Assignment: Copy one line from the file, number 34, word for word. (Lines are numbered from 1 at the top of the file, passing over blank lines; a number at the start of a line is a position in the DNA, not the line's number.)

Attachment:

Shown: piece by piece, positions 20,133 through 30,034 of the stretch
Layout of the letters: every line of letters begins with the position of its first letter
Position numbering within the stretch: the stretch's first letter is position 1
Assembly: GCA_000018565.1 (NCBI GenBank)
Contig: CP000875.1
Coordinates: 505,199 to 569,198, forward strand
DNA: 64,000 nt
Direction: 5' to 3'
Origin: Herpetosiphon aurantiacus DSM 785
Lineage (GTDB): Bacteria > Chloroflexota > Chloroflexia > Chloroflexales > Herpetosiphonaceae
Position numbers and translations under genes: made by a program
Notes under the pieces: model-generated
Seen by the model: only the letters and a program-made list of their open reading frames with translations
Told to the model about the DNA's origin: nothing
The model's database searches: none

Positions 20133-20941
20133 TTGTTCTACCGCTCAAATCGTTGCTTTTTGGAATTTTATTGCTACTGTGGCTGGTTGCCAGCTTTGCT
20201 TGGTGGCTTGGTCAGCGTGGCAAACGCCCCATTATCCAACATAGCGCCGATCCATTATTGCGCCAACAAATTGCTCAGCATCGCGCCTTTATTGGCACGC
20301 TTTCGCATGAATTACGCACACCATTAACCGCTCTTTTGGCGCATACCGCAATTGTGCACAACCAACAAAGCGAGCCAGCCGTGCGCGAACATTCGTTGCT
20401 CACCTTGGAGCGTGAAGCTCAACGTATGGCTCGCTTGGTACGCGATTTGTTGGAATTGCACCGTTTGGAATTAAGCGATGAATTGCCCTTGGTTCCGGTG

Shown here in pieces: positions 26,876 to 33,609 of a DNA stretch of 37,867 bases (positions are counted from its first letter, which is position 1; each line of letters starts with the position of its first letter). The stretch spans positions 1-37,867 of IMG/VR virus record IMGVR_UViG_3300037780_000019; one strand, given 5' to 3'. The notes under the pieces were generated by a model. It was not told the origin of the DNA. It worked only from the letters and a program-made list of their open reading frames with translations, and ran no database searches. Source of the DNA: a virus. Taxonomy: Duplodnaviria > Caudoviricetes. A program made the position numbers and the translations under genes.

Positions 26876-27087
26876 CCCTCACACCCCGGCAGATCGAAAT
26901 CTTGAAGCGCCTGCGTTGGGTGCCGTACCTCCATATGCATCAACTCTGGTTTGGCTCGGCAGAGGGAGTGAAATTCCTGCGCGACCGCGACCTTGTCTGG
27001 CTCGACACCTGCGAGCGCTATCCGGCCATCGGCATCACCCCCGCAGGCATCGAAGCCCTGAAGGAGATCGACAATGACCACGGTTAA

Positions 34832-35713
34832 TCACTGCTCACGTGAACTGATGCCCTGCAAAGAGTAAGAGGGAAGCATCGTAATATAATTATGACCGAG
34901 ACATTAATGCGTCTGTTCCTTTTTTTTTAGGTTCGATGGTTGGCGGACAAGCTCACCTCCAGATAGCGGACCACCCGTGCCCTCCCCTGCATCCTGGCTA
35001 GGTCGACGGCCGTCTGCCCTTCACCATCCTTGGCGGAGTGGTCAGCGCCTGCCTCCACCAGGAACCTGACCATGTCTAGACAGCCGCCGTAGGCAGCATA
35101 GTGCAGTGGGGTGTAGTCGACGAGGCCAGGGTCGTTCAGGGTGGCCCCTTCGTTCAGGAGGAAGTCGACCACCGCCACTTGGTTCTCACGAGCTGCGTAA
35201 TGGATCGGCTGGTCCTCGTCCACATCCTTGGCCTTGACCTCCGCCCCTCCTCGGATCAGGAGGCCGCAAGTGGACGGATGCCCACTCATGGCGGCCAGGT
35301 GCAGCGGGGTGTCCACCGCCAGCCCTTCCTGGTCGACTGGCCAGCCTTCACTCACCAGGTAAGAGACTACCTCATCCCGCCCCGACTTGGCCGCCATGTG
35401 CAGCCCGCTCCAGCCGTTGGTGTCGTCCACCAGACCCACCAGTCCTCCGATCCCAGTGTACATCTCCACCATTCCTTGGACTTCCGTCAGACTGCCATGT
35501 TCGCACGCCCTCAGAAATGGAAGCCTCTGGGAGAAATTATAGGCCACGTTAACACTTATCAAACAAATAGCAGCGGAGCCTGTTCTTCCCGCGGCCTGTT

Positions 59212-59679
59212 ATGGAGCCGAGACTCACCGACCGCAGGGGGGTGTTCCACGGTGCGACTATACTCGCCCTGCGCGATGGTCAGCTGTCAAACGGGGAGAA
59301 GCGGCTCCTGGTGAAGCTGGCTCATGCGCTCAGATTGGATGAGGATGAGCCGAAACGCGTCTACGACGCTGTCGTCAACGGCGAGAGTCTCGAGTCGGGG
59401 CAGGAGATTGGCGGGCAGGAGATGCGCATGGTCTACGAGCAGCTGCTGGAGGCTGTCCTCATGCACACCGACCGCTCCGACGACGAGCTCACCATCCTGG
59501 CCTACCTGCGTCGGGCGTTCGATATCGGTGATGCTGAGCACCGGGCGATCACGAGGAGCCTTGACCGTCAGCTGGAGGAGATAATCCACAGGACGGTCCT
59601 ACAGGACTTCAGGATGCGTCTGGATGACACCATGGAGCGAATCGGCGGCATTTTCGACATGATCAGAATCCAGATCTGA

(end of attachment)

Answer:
35501 TCGCACGCCCTCAGAAATGGAAGCCTCTGGGAGAAATTATAGGCCACGTTAACACTTATCAAACAAATAGCAGCGGAGCCTGTTCTTCCCGCGGCCTGTT